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Though she died penniless and forgotten, Zora Neale Hurston is now recognized as a major figure in African American literature. Best known for her 1937 novel Their Eyes Were Watching God, she also published numerous short stories and essays, three other novels, and two books on black folklore.
Even avid readers of Hurston’s prose, however, may be surprised to know that she was also a serious and ambitious playwright throughout her career. Although several of her plays were produced during her lifetime—and some to public acclaim—they have languished in obscurity for years. Even now, most critics and historians gloss over these texts, treating them as supplementary material for understanding her novels. Yet, Hurston’s dramatic works stand on their own merits and independently of her fiction.
Now, eleven of these forgotten dramatic writings are being published together for the first time in this carefully edited and annotated volume. Filled with lively characters, vibrant images of rural and city life, biblical and folk tales, voodoo, and, most importantly, the blues, readers will discover a “real Negro theater” that embraces all the richness of black life.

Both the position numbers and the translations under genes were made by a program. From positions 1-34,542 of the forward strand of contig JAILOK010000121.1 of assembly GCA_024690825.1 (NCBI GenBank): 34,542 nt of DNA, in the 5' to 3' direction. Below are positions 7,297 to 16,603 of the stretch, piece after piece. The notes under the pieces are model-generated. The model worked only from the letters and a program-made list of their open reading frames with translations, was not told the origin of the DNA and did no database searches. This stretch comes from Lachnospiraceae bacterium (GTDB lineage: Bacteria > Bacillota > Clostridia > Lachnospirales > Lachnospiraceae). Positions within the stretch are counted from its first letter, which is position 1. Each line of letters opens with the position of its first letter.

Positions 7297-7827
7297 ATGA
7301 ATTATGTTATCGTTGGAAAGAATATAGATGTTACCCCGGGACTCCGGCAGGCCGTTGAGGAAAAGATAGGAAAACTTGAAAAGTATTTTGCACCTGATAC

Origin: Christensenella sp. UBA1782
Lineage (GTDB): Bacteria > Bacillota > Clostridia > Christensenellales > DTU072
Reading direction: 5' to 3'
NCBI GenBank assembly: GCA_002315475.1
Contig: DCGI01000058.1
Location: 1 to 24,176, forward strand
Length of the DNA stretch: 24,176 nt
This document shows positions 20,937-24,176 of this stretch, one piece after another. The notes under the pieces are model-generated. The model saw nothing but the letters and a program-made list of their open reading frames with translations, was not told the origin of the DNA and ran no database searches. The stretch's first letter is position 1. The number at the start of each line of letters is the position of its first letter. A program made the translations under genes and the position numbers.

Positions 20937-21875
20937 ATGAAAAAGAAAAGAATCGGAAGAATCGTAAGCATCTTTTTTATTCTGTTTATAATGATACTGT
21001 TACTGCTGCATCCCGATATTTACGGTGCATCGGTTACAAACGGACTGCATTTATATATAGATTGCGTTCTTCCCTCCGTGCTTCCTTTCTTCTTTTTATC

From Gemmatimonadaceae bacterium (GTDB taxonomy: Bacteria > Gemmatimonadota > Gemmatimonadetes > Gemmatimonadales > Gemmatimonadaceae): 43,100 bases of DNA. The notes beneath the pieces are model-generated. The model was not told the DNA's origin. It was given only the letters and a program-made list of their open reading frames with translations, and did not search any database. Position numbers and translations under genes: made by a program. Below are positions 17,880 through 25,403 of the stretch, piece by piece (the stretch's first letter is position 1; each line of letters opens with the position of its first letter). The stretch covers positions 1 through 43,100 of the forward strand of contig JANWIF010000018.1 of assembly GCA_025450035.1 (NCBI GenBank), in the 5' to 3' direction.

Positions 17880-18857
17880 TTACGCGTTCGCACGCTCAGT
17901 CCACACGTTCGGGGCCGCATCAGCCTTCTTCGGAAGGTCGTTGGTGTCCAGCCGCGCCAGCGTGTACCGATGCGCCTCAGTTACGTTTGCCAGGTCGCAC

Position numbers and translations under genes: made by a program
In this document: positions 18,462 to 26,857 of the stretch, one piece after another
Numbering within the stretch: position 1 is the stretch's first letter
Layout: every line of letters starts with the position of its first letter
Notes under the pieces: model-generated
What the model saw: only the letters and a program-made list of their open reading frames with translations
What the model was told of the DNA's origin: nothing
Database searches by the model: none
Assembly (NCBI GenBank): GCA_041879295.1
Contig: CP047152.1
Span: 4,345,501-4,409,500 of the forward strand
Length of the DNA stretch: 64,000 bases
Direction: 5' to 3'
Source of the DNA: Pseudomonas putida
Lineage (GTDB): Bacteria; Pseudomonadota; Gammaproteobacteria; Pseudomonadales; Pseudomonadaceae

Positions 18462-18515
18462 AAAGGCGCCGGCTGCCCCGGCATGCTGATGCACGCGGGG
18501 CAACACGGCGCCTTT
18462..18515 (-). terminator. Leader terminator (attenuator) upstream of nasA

Meet the Mamma (1925)
Color Sturck (1926)
The First One (1927)
Cold Keeper (1930)
The House That Jack Built
De Turkey and De Law (1930; with Langston Hughes)
The Sermon in the Valley (1931; with Rowna Woodham Jelliffe)
Four Plays fron Fast an Furious (1931)
Lawing and Jawing
The Fiery Chariot (1932)
Polk Country (1944; with Dorothy Waring)
Appendix: Programs from The Great Day, From Sun to Sun, and All de Live Long Day